Ki Teitzei: Shalom Zachar

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Chick Peas
19 Aug 2010

The Rema writes that the custom is to make a meal or gathering on Shabbat night after a son is born, and adds that this is considered a seudat mitzva (SA YD 265:12). The Drisha states that the basis for this custom is that the infant is in mourning for the Torah that he forgot. The reference is to the gemara in Niddah (30b) which states that the embryo learns the entire Torah in the womb, but that when he is born an angel causes him to forget his learning. (The notes to the “Tur HaShalem” state that Drisha’s source is the glosses of the Maharshal on the Tur.)

In other words, this gathering is really a kind of condolence visit. For this reason it is customary to eat chickpeas, which are a mourners food. (See Bava Batra 16b.)

In 305:3, the Drisha extends this idea. He writes that at night the custom is to visit the baby; in the daytime, we visit the mother. These two visits correspond to the “zakhor” (“remember”, cognate with “zakhar” meaning male) and “shamor” (“keep”, corresponding to the female) aspects of Shabbat. (Perhaps we should designate this daytime visit “shalom shamor”.)

Putting these two ideas together, we may say that the new infant is in mourning not only over the loss of the Torah which he learned, but also over the separation from the mother. We have explained in columns on mourning that our beloved relatives are really a part of ourselves; when a relative passes away, the mourner’s very identity is undermined. The customs of mourning give expression to this loss and simultaneously help the mourner on the way to reconstructing the self. The condolence visit is meant to ensure that the reconstruction of the self takes place in the context of the community.

This same process applies to a birth. In this case, the baby is literally a part of the mother’s body; naturally, after the separation the child has to develop as an independent human being. This process combines a one-week period of reconciliation to the loss followed by the period of reconstruction.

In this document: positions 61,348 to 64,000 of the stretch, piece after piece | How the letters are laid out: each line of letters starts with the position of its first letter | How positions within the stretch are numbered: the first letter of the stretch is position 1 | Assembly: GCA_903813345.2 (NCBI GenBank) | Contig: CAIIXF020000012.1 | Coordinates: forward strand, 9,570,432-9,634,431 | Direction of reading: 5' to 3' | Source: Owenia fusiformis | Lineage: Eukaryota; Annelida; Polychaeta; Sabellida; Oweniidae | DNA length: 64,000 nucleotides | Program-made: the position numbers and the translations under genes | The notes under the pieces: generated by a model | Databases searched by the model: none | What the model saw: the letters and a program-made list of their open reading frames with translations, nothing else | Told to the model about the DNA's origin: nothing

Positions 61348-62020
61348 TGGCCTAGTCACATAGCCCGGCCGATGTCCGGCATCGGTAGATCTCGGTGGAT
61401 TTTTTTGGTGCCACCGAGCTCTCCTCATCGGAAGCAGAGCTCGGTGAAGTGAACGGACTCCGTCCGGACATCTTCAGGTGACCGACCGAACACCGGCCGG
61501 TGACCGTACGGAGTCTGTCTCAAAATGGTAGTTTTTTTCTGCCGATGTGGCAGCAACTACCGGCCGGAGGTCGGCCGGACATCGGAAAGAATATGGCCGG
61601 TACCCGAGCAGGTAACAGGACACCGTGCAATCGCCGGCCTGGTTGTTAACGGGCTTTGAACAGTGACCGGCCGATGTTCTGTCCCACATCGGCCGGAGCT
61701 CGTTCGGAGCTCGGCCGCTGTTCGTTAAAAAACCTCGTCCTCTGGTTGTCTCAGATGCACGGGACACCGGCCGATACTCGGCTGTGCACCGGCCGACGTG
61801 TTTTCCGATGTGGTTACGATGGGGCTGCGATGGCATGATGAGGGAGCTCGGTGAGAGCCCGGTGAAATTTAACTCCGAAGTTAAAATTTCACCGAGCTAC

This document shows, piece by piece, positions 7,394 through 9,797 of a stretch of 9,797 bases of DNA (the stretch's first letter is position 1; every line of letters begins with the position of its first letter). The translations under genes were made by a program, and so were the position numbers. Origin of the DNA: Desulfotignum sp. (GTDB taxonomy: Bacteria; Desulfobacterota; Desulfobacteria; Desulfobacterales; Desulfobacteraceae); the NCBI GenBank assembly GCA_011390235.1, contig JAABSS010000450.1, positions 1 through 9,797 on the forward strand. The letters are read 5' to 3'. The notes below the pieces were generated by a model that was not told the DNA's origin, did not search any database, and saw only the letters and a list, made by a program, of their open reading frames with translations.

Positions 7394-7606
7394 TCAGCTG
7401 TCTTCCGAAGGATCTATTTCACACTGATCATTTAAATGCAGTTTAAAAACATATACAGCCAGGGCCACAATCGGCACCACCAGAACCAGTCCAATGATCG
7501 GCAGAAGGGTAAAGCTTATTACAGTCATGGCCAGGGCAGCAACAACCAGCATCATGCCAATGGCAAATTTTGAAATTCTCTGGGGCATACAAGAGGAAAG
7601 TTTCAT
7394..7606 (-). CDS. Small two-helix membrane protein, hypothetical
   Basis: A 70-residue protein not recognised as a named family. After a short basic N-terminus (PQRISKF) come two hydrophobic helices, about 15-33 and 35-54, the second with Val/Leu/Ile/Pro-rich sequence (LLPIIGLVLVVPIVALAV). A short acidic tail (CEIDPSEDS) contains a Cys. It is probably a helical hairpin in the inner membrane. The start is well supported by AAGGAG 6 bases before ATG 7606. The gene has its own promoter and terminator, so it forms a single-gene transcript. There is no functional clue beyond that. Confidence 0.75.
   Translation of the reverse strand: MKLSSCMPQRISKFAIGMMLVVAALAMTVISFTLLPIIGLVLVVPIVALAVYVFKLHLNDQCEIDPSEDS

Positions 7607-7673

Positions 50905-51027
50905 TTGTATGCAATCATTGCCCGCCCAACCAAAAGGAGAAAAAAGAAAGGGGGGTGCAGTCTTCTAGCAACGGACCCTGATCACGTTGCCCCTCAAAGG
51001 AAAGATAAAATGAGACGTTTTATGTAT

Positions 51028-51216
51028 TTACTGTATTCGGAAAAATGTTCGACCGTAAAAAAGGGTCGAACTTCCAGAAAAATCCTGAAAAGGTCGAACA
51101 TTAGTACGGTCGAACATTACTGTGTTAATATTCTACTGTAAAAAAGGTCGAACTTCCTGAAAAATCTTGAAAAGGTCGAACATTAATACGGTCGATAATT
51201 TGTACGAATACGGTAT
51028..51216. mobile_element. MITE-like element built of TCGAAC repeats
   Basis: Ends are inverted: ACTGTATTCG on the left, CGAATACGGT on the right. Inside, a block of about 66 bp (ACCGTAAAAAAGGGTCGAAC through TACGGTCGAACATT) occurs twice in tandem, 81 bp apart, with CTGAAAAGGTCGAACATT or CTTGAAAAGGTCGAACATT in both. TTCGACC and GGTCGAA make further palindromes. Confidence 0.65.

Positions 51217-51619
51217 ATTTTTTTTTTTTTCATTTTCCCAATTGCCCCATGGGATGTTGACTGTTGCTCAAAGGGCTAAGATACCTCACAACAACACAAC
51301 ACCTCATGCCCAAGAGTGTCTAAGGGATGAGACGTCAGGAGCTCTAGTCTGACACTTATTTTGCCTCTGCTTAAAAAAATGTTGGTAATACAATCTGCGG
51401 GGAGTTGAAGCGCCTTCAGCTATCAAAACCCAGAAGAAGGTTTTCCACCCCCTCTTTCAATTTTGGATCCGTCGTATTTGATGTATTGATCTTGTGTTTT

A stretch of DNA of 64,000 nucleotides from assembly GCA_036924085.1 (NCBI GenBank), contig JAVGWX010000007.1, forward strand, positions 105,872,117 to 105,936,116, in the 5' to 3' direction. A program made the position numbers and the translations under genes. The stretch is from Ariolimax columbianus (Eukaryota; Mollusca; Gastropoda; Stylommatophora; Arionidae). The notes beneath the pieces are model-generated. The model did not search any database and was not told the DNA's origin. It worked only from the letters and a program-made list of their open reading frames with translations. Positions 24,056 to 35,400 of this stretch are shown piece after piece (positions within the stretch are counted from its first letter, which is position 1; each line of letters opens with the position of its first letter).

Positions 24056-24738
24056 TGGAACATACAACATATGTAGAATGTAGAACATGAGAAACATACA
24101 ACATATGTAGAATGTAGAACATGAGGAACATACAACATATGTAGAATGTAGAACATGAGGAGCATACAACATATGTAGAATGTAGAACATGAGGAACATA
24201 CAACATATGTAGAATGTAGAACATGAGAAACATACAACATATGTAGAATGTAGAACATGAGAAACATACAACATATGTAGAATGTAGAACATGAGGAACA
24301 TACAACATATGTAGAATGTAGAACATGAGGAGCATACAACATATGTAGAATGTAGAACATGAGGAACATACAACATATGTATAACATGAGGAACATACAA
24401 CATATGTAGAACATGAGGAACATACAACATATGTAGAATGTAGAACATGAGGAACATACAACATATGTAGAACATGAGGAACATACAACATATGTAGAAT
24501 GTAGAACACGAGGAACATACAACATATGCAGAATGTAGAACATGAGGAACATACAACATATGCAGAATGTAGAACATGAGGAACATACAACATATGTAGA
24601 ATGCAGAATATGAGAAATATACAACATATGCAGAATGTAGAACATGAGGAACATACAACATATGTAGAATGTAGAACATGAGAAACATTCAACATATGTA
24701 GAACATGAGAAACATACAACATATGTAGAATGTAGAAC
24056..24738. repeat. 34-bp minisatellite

In this unique case, both “mourners” – mother and son – are still alive, and so we visit and “console” both of them. The fact that this condolence call takes place on Shabbat, when such visits are some- what discouraged (see Shabbat 12b) reminds us that this particular kind of mourning lacks the inherent sadness of ordinary mourning. Birth is a vital separation which ushers in a period of renewed growth for both mother and child.

What about the birth of a daughter? We explained a few weeks ago that the separation between mother and daughter is much more gradual, because the bond between them is more powerful. This is hinted at in the Torah by having a doubly long period of tum’a after the birth of a girl (Vayikra 12). The tuma is also a kind of mourn- ing period over the loss of potential life; this is one explanation for the fact that many kinds of tum’a are for a period of seven days. In this case the period is twice as long, because the separation takes place more gradually. Another law which expresses this idea is the fact that the parents say “shehecheyanu” separately on the birth of a girl, but “hatov v’hametiv” jointly on the birth of a son, as we wrote. The separation is not acute enough to justify a conventional one-week “mourning” period on the part of either mother or daughter.

This is directly related to the insight of the Drisha. Mother and son are differentiated by gender; one represents “zakhor” and the other “shamor”. But mother and daughter are united in the more passive “shamor” aspect of Shabbat; the separation is both more gradual and less intense.

The Drisha (YD 264) adds that the mila takes place on the eighth day because this follows the week of mourning. After the week of mourning the infant has to go forward developing his own unique identity; this is when the mila is performed to perfect his bodily form and when he is given a name.

This column is dedicated in honor of Barry and Rachel Lynn of Efrat and their new son Yair Shmuel, for whose Shalom Zakhar the drasha was prepared.

Rabbi Asher Meir is the author of the book Meaning in Mitzvot, distributed by Feldheim. The book provides insights into the inner meaning of our daily practices, following the order of the 221 chapters of the Kitzur Shulchan Aruch.

The words of this author reflect his/her own opinions and do not necessarily represent the official position of the Orthodox Union.